Plastic waste reaches the last wilderness

The Antarctic has so far been considered one of the most pristine regions on our planet. But researchers have now discovered traces of microplastics and hazardous chemicals in snow and ice samples brought back from an expedition earlier this year. Barbara Barkhausen reports from Sydney.

Greenpeace has discovered plastic waste, including microplastics, in the Antarctic. (Image credit: Liam Quinn via Flickr)

An expedition to the Antarctic has returned with the shocking realization that even the so-called last wilderness on Earth is now contaminated with microplastics and chemicals. The expedition led by Greenpeace came back with water and snow samples, most of which showed traces of pollution.

‘Not what we wanted to find’

“It’s not what we wanted to find,” wrote Louisa Casson, who participated in the expedition for Greenpeace. When the environmental organization set sail to the Antarctic earlier this year, it was looking for incredible wildlife: “tottering penguins, majestic whales, soaring seabirds”.

“But even in these incredibly remote waters, we couldn’t escape from that scourge of our seas which is making all the headlines: plastic pollution.”

The samples were collected during a three-month expedition in the Antarctic from January to March 2018. Greenpeace undertook scientific research and seafloor submarine dives to explore the wildlife in the depths of the sea.

World is facing a plastic waste crisis

The Greenpeace expedition found microplastics in seven of the eight water samples tested. Seven of the nine snow samples contained detectable concentrations of chemicals. According to Greenpeace, the chemicals discovered are widely used in many industrial processes and consumer products. The snow samples gathered included freshly fallen snow, indicating that hazardous chemicals were deposited from the atmosphere.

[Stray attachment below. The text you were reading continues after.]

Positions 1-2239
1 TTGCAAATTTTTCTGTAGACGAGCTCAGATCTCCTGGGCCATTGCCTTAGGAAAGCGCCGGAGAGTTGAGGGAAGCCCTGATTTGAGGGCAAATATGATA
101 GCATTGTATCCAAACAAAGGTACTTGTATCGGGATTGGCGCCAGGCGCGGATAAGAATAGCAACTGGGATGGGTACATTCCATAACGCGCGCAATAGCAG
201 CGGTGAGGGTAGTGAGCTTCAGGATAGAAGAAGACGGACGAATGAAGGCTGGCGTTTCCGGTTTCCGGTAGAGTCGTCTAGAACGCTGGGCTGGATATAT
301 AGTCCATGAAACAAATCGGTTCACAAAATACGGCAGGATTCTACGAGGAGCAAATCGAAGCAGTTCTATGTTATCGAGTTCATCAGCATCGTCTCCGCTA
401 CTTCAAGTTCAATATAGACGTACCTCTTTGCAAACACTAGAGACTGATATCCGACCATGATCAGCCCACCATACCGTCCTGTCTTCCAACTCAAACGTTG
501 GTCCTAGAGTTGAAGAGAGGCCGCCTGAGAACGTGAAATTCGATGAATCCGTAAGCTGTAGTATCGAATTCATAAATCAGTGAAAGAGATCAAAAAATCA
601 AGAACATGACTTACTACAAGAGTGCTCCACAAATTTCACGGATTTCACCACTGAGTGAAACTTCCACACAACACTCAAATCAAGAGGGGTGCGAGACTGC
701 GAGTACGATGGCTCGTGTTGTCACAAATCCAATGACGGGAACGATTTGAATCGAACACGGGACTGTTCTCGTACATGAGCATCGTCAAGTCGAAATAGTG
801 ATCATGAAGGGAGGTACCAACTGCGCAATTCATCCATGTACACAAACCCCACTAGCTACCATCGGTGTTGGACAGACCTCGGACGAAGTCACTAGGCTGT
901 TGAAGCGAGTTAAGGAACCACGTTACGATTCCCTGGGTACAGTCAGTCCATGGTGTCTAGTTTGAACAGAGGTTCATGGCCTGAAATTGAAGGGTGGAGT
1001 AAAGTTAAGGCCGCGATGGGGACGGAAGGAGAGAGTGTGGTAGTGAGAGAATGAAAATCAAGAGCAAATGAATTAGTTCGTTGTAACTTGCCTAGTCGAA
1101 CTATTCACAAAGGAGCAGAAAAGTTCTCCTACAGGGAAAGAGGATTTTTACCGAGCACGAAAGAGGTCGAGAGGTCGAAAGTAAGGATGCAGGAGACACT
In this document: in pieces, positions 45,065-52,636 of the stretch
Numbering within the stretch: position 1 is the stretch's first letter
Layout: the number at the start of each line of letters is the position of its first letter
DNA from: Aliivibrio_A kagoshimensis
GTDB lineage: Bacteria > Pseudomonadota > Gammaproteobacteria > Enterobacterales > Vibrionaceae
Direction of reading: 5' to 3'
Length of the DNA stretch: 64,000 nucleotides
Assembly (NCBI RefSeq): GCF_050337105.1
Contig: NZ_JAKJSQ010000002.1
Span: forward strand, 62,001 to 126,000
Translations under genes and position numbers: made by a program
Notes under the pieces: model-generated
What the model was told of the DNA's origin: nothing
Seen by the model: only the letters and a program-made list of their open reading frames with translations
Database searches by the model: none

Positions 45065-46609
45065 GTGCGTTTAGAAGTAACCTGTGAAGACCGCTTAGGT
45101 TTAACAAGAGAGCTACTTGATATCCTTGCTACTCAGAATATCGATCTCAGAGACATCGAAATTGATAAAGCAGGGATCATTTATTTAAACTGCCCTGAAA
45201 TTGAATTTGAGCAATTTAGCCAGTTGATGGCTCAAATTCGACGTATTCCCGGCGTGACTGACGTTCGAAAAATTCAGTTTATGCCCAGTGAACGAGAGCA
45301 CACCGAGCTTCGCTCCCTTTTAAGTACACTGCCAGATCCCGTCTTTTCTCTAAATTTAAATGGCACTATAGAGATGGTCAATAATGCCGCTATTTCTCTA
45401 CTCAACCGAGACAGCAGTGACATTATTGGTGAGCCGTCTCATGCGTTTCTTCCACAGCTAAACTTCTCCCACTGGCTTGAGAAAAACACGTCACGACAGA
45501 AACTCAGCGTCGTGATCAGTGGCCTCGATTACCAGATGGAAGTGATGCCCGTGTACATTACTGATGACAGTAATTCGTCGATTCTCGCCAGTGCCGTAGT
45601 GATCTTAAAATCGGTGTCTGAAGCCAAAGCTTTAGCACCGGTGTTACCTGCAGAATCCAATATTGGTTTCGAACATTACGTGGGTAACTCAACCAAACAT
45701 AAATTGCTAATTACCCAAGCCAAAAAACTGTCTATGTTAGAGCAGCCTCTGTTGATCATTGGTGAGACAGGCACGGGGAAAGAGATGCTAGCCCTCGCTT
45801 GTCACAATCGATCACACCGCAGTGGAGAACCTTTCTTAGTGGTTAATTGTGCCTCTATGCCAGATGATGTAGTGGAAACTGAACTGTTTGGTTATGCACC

A recent UN report published last week also concluded that the world is facing a plastic waste crisis. Some 9 billion tonnes of plastic has been produced worldwide, only a fraction of which has been recycled. “Most ends up in landfills, dumps or in the environment.”

Antarctic must be off-limits to human activity

The environmentalists also found “all kinds of waste from the fishing industry” in the Antartic. “Buoys, nets and tarpaulins drifted in between icebergs, which was really sad to see,” said Frida Bengtsson of Greenpeace’s Protect the Antarctic campaign.

Her team fished what they could out of the water, but their discovery made clear to them that vast parts of this area must be off-limits to human activity if the world is to protect the Antarctic’s wildlife.

“We may think of the Antarctic as a remote and pristine wilderness, but from pollution and climate change to industrial krill fishing, humanity’s footprint is clear,” added Bengtsson.

Greenpeace is therefore calling for action at the source to stop these pollutants from ending up in the Antarctic in the first place, as well establishing as an Antarctic Ocean Sanctuary to protect penguins, whales and the entire ecosystem.

Plans for world’s largest marine reserve

The expedition is part of a Greenpeace campaign to create another Antarctic reserve in the Southern Ocean. At 1.8 million square kilometres, the new reserve would be five times the size of Germany – and the largest marine sanctuary on Earth.

The idea for the reserve was originally put forward by the EU and will go before a conference of the Antarctic nations – the Convention for the Conservation of Antarctic Marine Living Resources or CCAMLR – in October.

In 2016, some 1.55 million square kilometres in the Southern Ocean was declared a marine protection area, but the protections were only set for 35 years.

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